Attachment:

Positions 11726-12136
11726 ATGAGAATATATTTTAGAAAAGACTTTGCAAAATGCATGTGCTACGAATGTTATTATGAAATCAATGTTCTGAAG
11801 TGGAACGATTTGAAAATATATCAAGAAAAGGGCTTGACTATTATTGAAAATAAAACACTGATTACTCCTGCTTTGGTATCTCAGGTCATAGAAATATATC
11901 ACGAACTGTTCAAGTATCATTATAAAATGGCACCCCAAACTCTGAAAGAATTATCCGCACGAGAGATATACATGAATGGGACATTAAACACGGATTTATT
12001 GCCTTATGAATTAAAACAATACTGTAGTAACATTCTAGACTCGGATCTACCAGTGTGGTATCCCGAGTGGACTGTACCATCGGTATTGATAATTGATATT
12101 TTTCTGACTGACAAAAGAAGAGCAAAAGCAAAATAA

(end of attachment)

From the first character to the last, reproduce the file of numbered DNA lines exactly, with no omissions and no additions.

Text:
Positions 11726-12136
11726 ATGAGAATATATTTTAGAAAAGACTTTGCAAAATGCATGTGCTACGAATGTTATTATGAAATCAATGTTCTGAAG
11801 TGGAACGATTTGAAAATATATCAAGAAAAGGGCTTGACTATTATTGAAAATAAAACACTGATTACTCCTGCTTTGGTATCTCAGGTCATAGAAATATATC
11901 ACGAACTGTTCAAGTATCATTATAAAATGGCACCCCAAACTCTGAAAGAATTATCCGCACGAGAGATATACATGAATGGGACATTAAACACGGATTTATT
12001 GCCTTATGAATTAAAACAATACTGTAGTAACATTCTAGACTCGGATCTACCAGTGTGGTATCCCGAGTGGACTGTACCATCGGTATTGATAATTGATATT
12101 TTTCTGACTGACAAAAGAAGAGCAAAAGCAAAATAA